Monthly Archives: February 2015

Who are the Passionists?

SignWho are the Passionists?

A good question in this year the church devotes to the Consecrated Life.

Religious movements begin with a call. Usually God calls one person first – like Peter, James and John – who in turn call others. The Passionists, – a religious movement of priests, brothers, women religious and laypeople – are found in most parts of the world today. Their founder is St. Paul of the Cross and they’re called to keep alive the memory of the Passion of Jesus Christ.

St. Paul of the Cross: Saint for Hard Times

The first thing you should know about the Passionists is their founder.  His name was Paul Danei. He lived in 18th century Italy and for 81 years experienced hard times – times in many ways like our own.

Italy’s economy then was severely depressed as countries along the Atlantic Ocean like England, Spain and France captured world markets. As its trade dwindled, poverty and unemployment spread across the Italian peninsula.   “Poor Italy!” Paul would say of his battered land.

The church in Italy also experienced hard times as Europe’s monarchs grabbed its resources and held the popes under their thumb. It was the beginning of the Enlightenment in Europe, and “enlightened” scholars and scientists were teaching that real progress came through human efforts alone. No need for revealed religions or prayer or spiritual help, they said.  God, if God exists, was little involved in human affairs.

Some 18th century pundits were predicting that religion, and the Catholic church in particular, was coming to an end.

Just the time for God to call for saints.

In 1714 young Paul Danei had a striking experience of God.  It happened during an ordinary sermon in an ordinary church, preached by an unknown priest. A sense of God and a desire to serve him filled his heart. Over the years his experience grew and it centered on the Passion of Jesus Christ. So taken was he by this mystery that eventually Paul Danei preferred signing his name as Paul of the Cross.

If you asked St. Paul of the Cross today for some words of wisdom, he probably would point to a cross he usually carried and tell you to look at the world you live in, then look at Jesus Christ in his cross. Maybe he would say something like this:

“Are your times bad? Is your church shaken? Is God nowhere to be seen? Well, what about him? A dreadful time, when God seemed to have abandoned his Son? Yet, God was never closer than in that dark moment, and God is close to you now.

“I found him first at a bad time, in an ordinary church, listening to an ordinary sermon. You can find him too. Don’t be afraid of the darkness. And be ready: God uses simple things to come to you.”

In his youth, Paul worked for his father, a “poor tobacconist” who moved his family and small store from one town to another in northern Italy to make ends meet. Six years after hearing the sermon in church the young man had another strong experience of God.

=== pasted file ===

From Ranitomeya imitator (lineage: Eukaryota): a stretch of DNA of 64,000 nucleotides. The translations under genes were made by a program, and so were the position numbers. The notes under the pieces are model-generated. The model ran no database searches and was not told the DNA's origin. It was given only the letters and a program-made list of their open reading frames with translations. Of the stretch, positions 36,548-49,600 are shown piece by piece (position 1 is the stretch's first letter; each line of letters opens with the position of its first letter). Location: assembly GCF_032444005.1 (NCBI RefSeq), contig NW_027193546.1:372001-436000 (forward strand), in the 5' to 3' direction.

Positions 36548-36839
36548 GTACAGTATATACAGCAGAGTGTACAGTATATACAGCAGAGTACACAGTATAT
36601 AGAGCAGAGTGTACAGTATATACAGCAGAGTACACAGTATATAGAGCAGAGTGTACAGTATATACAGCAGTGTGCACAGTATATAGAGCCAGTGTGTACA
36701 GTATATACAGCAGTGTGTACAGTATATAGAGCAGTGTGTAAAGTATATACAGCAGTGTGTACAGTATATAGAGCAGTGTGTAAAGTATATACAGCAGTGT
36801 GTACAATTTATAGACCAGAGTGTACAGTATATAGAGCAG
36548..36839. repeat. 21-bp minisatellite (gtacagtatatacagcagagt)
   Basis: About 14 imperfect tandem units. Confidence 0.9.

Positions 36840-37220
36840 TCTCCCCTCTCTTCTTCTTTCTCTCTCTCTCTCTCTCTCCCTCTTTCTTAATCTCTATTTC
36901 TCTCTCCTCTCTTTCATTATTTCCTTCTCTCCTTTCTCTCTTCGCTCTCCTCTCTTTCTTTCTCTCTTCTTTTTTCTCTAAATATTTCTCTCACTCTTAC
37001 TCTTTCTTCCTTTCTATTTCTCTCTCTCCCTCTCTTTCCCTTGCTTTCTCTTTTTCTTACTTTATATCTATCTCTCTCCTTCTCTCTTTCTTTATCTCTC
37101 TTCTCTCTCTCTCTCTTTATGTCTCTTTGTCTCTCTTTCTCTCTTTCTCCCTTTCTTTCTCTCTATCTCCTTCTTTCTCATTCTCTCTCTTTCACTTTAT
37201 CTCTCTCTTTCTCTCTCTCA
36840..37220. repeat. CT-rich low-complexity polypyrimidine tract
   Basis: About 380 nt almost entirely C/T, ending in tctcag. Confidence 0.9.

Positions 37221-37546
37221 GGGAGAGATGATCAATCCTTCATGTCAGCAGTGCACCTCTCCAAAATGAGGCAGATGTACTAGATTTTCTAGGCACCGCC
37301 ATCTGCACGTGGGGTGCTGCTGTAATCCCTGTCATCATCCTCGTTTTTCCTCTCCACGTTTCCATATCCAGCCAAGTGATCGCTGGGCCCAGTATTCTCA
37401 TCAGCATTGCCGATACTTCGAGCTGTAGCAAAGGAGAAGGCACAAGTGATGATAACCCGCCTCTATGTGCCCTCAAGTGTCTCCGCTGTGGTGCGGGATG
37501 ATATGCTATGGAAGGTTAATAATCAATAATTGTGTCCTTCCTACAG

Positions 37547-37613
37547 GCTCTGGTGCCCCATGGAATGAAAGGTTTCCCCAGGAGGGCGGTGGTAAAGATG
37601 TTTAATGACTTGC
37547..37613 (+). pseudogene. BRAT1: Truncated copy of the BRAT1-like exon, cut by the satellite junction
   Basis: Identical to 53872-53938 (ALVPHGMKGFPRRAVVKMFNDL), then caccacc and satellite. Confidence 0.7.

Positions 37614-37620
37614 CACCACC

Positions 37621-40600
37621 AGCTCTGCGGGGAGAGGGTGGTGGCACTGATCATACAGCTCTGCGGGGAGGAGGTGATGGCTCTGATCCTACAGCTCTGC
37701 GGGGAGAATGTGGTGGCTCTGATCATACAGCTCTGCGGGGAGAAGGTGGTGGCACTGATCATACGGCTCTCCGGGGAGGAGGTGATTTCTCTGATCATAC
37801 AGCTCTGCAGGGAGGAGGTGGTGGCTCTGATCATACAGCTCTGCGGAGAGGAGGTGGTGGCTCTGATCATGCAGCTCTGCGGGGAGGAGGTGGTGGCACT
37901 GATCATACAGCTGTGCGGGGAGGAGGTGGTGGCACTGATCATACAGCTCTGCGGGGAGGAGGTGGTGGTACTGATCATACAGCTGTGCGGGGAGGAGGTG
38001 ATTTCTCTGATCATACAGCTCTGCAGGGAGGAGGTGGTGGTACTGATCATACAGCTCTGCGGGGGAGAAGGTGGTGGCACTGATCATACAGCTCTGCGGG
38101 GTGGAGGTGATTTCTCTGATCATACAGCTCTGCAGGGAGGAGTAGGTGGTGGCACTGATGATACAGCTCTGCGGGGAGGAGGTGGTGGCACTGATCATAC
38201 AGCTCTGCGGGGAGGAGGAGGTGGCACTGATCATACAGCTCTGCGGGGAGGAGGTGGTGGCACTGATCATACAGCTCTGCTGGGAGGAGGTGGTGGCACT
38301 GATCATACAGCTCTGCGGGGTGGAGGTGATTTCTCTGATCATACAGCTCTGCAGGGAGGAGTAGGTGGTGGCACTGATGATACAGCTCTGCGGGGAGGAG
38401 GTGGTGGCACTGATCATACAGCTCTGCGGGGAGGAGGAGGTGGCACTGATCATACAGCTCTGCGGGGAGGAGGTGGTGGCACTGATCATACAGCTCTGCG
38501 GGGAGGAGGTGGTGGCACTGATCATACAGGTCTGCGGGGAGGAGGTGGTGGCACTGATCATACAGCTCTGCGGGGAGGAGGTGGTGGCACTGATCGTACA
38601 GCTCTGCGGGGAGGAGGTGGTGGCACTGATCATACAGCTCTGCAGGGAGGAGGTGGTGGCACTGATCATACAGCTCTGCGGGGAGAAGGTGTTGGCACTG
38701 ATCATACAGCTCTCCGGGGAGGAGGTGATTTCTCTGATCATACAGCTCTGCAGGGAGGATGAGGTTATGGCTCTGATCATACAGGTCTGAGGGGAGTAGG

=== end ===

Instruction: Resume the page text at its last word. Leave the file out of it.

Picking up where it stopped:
“In the summer of 1720, at the time of the grain harvest, after communion at the Capuchin church in Castellazzo on a street corner near my home – I was raised up in God in the deepest recollection with complete forgetfulness of all else and with great interior peace…”

Shortly after, Paul made a retreat of 40 days in a small room in a nearby church where he experienced temptations and spiritual consolations as he prayed in imitation of Jesus Christ.  At his local bishop’s request he kept an account of how God worked in his soul; his retreat account is considered a classic of Christian spirituality.

The Passion of Jesus was at the heart of his experience; it would always be at the center of his spirituality. For him, it was the door into the Presence of God where one rested “in the bosom of the Father” and received the blessing of “great interior peace.”

Paul’s retreat is one of the reasons Passionists today promote retreats and spiritual direction as important ways to discover God in our lives.  In the United States alone, they staff 10 retreat centers, like Holy Family Retreat Center in West Hartford, CT, Our Lady of Calvary Retreat Center in nearby Farmington, CT, Holy Name Retreat Center, Houston, TX, Mater Dolorosa Retreat Center, Citrus Heights, CA, and Bishop Molloy Retreat House, Jamaica, NY.

It’s the reason why the Passionist nuns keep a guest house for those who wish to come apart and rest awhile at St. Joseph Convent located on 170 acres of peaceful woodlands in Whitesville, KY.

Paul ended his 40-day retreat convinced that God wanted him to begin a new community in the church, but the times were unfavorable. Most church and government authorities thought there were already too many religious communities in the world.